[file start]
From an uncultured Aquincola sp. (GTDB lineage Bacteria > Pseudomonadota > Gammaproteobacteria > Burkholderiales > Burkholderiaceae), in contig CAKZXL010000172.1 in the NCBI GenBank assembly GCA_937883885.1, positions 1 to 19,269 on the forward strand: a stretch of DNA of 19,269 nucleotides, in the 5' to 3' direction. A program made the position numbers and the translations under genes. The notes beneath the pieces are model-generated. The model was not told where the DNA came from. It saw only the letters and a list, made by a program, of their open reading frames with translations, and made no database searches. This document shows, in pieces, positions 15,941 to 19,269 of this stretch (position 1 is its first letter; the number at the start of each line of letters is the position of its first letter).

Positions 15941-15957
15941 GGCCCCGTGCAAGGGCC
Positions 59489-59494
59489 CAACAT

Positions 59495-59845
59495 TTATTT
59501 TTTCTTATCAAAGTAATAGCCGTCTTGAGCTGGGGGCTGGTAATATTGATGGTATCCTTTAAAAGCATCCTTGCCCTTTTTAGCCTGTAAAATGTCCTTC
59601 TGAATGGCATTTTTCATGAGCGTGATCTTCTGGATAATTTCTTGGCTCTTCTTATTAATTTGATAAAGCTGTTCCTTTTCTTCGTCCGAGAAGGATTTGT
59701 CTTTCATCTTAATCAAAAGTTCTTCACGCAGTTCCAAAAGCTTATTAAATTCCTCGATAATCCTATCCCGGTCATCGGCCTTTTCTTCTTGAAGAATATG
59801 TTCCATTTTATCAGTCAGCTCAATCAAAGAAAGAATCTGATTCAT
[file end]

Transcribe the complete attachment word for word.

From an uncultured Aquincola sp. (GTDB lineage Bacteria > Pseudomonadota > Gammaproteobacteria > Burkholderiales > Burkholderiaceae), in contig CAKZXL010000172.1 in the NCBI GenBank assembly GCA_937883885.1, positions 1 to 19,269 on the forward strand: a stretch of DNA of 19,269 nucleotides, in the 5' to 3' direction. A program made the position numbers and the translations under genes. The notes beneath the pieces are model-generated. The model was not told where the DNA came from. It saw only the letters and a list, made by a program, of their open reading frames with translations, and made no database searches. This document shows, in pieces, positions 15,941 to 19,269 of this stretch (position 1 is its first letter; the number at the start of each line of letters is the position of its first letter).

Positions 15941-15957
15941 GGCCCCGTGCAAGGGCC
Positions 59489-59494
59489 CAACAT

Positions 59495-59845
59495 TTATTT
59501 TTTCTTATCAAAGTAATAGCCGTCTTGAGCTGGGGGCTGGTAATATTGATGGTATCCTTTAAAAGCATCCTTGCCCTTTTTAGCCTGTAAAATGTCCTTC
59601 TGAATGGCATTTTTCATGAGCGTGATCTTCTGGATAATTTCTTGGCTCTTCTTATTAATTTGATAAAGCTGTTCCTTTTCTTCGTCCGAGAAGGATTTGT
59701 CTTTCATCTTAATCAAAAGTTCTTCACGCAGTTCCAAAAGCTTATTAAATTCCTCGATAATCCTATCCCGGTCATCGGCCTTTTCTTCTTGAAGAATATG
59801 TTCCATTTTATCAGTCAGCTCAATCAAAGAAAGAATCTGATTCAT